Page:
This paper compares the outcome of two well matched groups of patients. It is important to note this was not a computer randomized study where patients are put into two groups at random and in that sense it is not a classic two arm study. Nevertheless, since the researches took pains to match the two groups on a long laundry list of patient characteristics and I think the study provides a useful comparison.

Please note the years when the patients were treated. The transplants were between 1992 and 2003. Given how fast things have been changing (improving) in transplant technology, this is a huge chasm between 1992 and 2009. We will have to take that into account when interpreting the results. Since both the transplant group and the salvage chemo group are equally ‘antiquated’, the comparison is valid. But please be aware that the survival statistics for transplants today are a whole lot better than they used to be in the 1992-2003 vintage.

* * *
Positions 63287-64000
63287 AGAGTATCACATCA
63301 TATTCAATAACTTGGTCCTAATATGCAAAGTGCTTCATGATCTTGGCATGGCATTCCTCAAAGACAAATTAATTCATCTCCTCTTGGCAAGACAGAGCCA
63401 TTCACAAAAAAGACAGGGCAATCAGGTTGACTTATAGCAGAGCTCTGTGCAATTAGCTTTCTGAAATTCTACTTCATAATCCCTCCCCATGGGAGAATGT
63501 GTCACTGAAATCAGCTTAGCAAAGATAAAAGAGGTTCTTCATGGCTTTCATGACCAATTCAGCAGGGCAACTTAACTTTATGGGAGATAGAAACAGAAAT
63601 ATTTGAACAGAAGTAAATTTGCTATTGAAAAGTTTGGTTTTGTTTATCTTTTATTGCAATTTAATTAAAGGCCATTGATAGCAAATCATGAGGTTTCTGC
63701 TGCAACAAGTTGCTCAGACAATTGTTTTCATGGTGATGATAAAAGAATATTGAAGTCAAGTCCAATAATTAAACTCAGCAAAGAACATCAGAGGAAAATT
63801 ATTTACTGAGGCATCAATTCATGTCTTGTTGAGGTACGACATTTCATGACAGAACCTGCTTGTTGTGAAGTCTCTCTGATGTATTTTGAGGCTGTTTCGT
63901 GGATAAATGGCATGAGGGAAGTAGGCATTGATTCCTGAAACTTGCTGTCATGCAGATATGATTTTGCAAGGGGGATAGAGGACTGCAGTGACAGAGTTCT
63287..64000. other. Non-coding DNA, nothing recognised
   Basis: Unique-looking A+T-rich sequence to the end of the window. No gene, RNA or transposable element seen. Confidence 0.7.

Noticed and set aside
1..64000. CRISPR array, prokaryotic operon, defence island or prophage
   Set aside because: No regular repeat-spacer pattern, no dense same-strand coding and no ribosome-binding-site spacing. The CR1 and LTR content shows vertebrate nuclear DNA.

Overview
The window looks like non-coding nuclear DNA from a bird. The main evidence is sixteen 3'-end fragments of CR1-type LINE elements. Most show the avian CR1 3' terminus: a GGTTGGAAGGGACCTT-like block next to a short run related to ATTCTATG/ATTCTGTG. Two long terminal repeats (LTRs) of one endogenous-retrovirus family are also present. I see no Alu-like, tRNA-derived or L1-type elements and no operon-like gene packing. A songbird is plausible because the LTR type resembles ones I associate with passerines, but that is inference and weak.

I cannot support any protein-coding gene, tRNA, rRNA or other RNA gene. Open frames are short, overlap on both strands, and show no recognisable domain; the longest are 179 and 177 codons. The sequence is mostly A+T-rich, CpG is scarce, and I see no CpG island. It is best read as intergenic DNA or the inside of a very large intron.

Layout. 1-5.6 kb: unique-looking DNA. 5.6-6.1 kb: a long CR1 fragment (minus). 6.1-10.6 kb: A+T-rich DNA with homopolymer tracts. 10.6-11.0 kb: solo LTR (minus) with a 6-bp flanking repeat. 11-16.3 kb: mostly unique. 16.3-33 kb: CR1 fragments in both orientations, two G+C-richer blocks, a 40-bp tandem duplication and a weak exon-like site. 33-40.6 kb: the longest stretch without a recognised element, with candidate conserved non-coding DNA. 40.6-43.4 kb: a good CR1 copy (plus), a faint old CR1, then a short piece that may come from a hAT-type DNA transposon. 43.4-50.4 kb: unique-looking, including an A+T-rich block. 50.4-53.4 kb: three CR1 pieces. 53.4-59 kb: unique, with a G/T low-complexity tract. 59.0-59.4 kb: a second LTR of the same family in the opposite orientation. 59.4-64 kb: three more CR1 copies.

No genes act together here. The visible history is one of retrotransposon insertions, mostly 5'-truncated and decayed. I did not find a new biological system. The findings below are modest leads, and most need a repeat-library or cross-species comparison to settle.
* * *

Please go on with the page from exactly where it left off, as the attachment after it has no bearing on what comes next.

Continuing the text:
Study Design

37 patients who underwent mini allo transplants at Barcelona (this paper calls them reduced intensity conditioning allogeneic hematopoietic stem cell transplants .. RIC allo-HCT for short. Same deal as mini- allo, a rose is a rose etc) between the years 1992 – 2003 made up the study group. 33 of these were sibling donor transplants, 4 were MUD (matched unrelated donor) transplants.

In order to define a good control group the investigators looked at their database of 673 consecutive CLL patients between 1990 and 2005 at the same institution. These were all patients who were eligible candidates for transplants but could not find a suitable donor (95%) or refused the procedure (5%). Out of this group 43 patients were identified that closely matched the transplant group on a huge list of demographic, clinical and prognostic indicators.